Instructables
Picture of DIY Gary Fong Lightsphere

Hello! My name is Artur Gajewski and I'm the guy who never buys a fancy looking flash diffusers because I realized I could make one myself for the fraction of the cost of the original. As I have sold hundreds of these already, my fingers are getting tired from constant cutting so I decided to show you how to make AG Bouncer/Diffuser yourself.

Anyway, there are many types of diffusers and bouncers available for your external flash but many of them do just one thing or are too bulky or heavy. Some of them are hard to install to flash and some are so big they need special place in your camera bag in order to carry it with you.

I have tested bubble-plastic wraps, plastic milk bottles, anything I could think of that would diffuse my flash light. I have spent tremendous amount of time figuring the best solution since I do a lot of people photography and in fact, I have used this exact model ever since I started wedding photography. Sure, I do get asked a lot at wedding about this gadget, but its a great ice breaker between me and the people I photograph.

Without further rambling about my wedding photography, why don't we manufacture our own light diffuser for your external flash instead of paying alot of money for basically the same thing. A lot of diffusers manufactured by big companies are no NASA science engineering, they are just piece of plastic or silicone just like this one. The only difference is that your's will cost about $0.20 per diffuser.
 
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Keen Learner4 months ago

thank you for this. I am on tight photography budget; just cant afford to buy all the equipment I want, so this was a great help. I will use this at my next wedding photoshoot

hhughes75 months ago
Bit late to the party but hey ho...I've been meaning to have a go at this for a while so off I trawled to my local den of hell...I mean Ikea the other day. When I finally located the product I brought it home, whipped one up in around 72 seconds, didn't have any Velcro to hand so stuck it on with a bit of the photographer's favourite, gaffer tape and set to photographing a few table top items for eBay.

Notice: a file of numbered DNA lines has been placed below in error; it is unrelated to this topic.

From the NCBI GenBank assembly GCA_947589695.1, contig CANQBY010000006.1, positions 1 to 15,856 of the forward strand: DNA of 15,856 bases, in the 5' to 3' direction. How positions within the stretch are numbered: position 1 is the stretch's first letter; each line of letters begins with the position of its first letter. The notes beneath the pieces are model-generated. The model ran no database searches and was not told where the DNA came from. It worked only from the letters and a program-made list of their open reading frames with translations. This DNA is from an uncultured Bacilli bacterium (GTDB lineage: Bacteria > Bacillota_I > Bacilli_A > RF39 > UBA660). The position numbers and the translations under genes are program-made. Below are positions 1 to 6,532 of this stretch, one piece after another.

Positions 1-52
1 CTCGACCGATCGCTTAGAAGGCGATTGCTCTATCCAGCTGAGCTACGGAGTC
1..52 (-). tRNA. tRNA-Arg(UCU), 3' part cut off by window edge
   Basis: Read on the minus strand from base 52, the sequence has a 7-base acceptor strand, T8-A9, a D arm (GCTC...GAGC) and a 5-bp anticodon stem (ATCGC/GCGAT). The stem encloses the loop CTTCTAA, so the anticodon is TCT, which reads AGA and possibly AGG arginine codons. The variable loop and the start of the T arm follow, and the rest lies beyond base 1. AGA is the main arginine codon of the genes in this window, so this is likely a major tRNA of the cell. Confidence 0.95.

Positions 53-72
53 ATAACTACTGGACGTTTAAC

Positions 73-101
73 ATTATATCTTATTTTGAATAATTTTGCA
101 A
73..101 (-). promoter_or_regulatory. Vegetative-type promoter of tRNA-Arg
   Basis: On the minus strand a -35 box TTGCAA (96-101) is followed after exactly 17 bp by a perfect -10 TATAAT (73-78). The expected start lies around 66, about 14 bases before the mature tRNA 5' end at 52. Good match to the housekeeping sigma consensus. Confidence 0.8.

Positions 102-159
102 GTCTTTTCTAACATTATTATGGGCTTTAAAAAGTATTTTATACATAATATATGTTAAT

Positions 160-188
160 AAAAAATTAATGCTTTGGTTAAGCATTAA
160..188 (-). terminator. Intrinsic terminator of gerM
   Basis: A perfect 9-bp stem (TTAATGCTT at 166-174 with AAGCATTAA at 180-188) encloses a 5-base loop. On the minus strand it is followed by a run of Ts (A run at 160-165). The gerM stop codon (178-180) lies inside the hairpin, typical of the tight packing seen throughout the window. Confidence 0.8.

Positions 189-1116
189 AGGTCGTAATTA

I'm well impressed. I also used it to take a surreptitious photo of my other half while he was sat watching the TV and it worked a treat.

I'll never bother with the crappy diffuser I already have ever again. I now realise the cheap bit of white plastic that sits on my flashgun can go straight in the bin.

It gives a great even light and although I didn't use direct flash, I simply bounced it vertically and it really did the trick. Love it.

So, can we all have a sideline flogging these on EBay for a tenner? ;) it's not 'patented' is it? (Just joking but I will recommend it to all my photographer friends and even make them one of their own for a small fee).

Thanks so much.
Helen
tvm7771 year ago
anyone has ebay link for material?
and also heres a link video
https://vimeo.com/32389148
DanUK5 years ago
tvm777 DanUK1 year ago
could you please post it again?
arturg (author)  DanUK4 years ago
Wow, great to hear you can get this from eBay. This is great news to those who live in a country that doesn't have IKEA.
joeyolson2 years ago
I absolutely love this DIY diffuser. I even made a couple extra for a few photographer buddies.

Canadian Tire (in Canada..) sells similar material for $7.99 a roll for those of you who don't live near an IKEA.

Here are some examples with and without the diffuser: http://blog.olson.info/2012/07/diy-on-cheap-part-2.html
cwaugh2 years ago
I made a special trip to Ikea just for the drawer lining to make this flash modifier. It took a few minutes to make and I couldn't be happier with it. I compared it to a friends Gary Fong light sphere and you couldn't tell the difference.

I feel better about carrying around my flash modifier though because it is so easy to pack and I don't have to worry about it breaking in my bag.

Well done!
dave132 years ago
I used a rotary cutting blade on a cutting mat. Worked very well. And, the measurements are already on the plastic cutting mat.
dave132 years ago
How about this:

Velcro strips will be attached on the shorter ends of the plastic. Place one strip of Velcro on the smooth side of the plastic and the other strip of Velcro on the bumpy side of the plastic [at the other end of the plastic].
Warpy4 years ago